Mayor Keisha Lance Bottoms delivered her 2021 State of the City Address virtually on Wednesday morning, outlining plans to reduce crime, tackle homelessness, continue affordable housing efforts, improve city services and infrastructure, and plans for COVID-19 recovery. Watch her full remarks in the video above.
As the city’s homicide rate has made national headlines, Bottoms said public safety and crime reduction is her top priority. “Mayors and leaders across the country are recognizing gun violence as a public health emergency, and I join them in that sentiment,” she said.
They mayor committed to adding 250 new police officers on the streets in the next fiscal year and $3 million in funding to add 250 camera and license plate readers to the surveillance network, among other initiatives.
She also re-committed to closing and reimagining of the city jail, although the Fulton County Sheriff’s Department has expressed interest in using it for detainees. “This nearly 500,000-square-foot, 17-story-building holds approximately 30 people a night,” Bottoms said. “Reimagining a different use for this facility is a good financial move for the city, but it will also help us tackle issues like homelessness, addiction and mental health, ultimately making our city safer and our communities stronger.”
Bottoms said federal pandemic money would be channeled to communities for rental assistance and committed to providing a permanent and affordable home with wrap-around services for nearly 2,000 individuals and families experiencing homelessness by the end of the year. She said $100 million in new bond funding would be used to support the creation and preservation of affordable homes in Atlanta
As for COVID-19 recovery, Bottoms received her first dose of the vaccine on March 30 and said getting residents inoculated —particularly communities disproportionately impacted by the virus—remains a priority. She encouraged Atlantans to get the vaccine at the Mercedes-Benz Stadium mass site or any of the others around the city. A door-to-door canvas will soon happen in underserved communities for vaccine awareness and assistance—including assistance with transportation and registration.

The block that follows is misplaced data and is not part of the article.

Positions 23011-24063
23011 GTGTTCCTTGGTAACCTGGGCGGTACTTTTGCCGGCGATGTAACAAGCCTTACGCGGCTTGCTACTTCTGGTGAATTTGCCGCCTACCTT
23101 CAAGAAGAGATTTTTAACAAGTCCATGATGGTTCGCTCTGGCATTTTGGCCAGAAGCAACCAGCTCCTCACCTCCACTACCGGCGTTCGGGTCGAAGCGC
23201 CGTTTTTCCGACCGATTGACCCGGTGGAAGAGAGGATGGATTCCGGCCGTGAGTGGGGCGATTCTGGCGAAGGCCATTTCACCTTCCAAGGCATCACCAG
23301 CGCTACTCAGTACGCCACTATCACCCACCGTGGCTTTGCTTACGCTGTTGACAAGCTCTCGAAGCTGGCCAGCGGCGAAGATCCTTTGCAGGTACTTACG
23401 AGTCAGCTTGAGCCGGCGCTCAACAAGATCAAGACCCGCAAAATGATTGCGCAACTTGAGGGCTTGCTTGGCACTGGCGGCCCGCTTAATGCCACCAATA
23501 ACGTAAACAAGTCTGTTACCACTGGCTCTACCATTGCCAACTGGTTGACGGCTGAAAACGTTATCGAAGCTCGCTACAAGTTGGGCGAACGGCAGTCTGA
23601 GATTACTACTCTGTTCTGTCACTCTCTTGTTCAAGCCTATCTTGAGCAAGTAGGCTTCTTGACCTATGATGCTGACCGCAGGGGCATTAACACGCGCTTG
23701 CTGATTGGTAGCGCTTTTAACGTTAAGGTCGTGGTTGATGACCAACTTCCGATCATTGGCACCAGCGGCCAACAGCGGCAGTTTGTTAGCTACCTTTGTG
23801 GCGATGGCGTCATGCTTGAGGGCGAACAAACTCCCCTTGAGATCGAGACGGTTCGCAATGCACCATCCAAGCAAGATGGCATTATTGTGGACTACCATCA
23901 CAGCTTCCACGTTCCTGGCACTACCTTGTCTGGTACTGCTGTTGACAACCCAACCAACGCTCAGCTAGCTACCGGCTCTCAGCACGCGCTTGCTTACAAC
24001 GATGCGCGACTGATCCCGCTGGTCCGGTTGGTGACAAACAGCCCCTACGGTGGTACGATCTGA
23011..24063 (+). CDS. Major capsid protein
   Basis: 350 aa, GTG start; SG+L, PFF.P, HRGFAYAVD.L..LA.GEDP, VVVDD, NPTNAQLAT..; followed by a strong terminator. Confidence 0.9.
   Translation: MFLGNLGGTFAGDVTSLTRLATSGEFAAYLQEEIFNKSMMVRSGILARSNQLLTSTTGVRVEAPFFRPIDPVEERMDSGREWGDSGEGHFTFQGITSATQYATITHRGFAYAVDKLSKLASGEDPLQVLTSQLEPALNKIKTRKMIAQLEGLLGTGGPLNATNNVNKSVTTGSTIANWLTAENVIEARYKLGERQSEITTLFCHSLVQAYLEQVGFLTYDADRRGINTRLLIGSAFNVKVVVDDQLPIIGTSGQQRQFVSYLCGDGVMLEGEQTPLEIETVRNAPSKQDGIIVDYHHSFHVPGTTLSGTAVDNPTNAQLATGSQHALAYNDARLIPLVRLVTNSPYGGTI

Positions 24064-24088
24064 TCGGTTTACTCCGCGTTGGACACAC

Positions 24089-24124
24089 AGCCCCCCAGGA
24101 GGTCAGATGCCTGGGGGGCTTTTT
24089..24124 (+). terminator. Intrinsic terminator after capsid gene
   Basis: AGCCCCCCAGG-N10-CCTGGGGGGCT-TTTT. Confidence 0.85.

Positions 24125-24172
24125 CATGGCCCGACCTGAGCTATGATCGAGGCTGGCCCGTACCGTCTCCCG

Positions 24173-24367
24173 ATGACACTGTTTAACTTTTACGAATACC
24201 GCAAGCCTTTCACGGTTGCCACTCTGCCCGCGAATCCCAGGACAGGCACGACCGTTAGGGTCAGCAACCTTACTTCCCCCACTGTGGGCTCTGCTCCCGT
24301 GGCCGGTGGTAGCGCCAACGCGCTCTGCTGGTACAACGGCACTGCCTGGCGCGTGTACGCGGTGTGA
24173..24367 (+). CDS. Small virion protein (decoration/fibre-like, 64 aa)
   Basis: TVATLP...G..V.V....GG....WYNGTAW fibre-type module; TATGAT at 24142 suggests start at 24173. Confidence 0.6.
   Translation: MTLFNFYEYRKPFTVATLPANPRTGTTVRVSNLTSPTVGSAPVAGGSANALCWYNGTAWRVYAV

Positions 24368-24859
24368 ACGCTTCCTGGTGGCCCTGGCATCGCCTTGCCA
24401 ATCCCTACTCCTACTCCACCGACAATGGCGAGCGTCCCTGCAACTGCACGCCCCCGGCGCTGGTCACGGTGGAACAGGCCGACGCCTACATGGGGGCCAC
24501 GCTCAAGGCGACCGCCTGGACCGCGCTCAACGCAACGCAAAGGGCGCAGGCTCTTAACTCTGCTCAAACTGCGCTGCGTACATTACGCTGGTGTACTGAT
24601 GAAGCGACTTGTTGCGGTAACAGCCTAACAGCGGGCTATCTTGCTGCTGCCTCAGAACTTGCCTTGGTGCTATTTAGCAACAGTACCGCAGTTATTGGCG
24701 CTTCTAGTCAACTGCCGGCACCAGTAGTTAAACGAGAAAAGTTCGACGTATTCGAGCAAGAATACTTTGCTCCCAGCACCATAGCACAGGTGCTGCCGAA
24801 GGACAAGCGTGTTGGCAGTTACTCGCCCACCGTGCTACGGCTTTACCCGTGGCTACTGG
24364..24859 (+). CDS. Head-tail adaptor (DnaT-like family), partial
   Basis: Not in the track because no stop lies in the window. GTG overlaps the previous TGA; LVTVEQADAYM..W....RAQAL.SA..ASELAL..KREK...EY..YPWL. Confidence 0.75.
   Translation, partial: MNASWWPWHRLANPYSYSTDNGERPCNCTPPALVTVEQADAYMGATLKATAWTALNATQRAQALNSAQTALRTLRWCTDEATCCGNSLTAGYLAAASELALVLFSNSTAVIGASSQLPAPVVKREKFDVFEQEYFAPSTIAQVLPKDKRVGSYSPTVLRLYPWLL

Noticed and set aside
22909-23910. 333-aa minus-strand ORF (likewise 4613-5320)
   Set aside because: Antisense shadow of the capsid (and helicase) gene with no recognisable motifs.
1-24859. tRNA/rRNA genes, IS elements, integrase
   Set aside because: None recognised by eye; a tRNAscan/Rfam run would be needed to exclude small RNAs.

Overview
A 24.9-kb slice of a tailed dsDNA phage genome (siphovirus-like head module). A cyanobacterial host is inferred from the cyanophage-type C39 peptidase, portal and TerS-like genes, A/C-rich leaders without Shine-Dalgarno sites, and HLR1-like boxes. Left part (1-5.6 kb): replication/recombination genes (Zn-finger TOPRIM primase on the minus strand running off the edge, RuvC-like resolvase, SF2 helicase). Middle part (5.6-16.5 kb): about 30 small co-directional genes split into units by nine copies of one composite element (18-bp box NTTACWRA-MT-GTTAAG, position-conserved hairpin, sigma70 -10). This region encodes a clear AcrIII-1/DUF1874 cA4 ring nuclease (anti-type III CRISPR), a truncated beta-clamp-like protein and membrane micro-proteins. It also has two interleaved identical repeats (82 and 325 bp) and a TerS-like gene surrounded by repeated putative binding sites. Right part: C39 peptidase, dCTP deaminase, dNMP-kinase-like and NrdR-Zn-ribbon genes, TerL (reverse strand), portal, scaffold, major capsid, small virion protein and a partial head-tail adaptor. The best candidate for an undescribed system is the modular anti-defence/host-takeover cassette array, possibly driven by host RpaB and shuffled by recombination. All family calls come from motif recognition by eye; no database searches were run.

Mayor Bottoms also outlined initiatives to increase opportunities for young people—including reigniting the city’s Hire Atlanta Youth summer jobs program. The city has hired a Senior Director of Youth Engagement who will partner with Atlanta Public Schools and other organizations to increase opportunities for young people:
She said the city is implementing the One Atlanta Virtual Summer Residency, an “earn-to-learn” program for young people between 14 and 18-years old. There will also be paid internship and employment opportunities for those between the ages of 18 and 24. She called on the business community to provide at least 1,000 job opportunities for young people in Atlanta
The controversial “water boys” – youths who sometimes aggressively sell bottled water at intersections and off-ramps – will get resources for job placement, help in re-enrollment in school, GED assistance, leadership and conflict resolution skill development, wraparound social services and more, Bottoms said.
Bottoms thanked Atlanta’s business community for their resilience during the pandemic. pandemic. “In the midst of a tumultuous year, business attraction, retention and expansion continued,” she said. “We made a positive impact on more than 13,000 jobs in the city, creating new jobs and helping many Atlantans stay employed during this tough economic time.”
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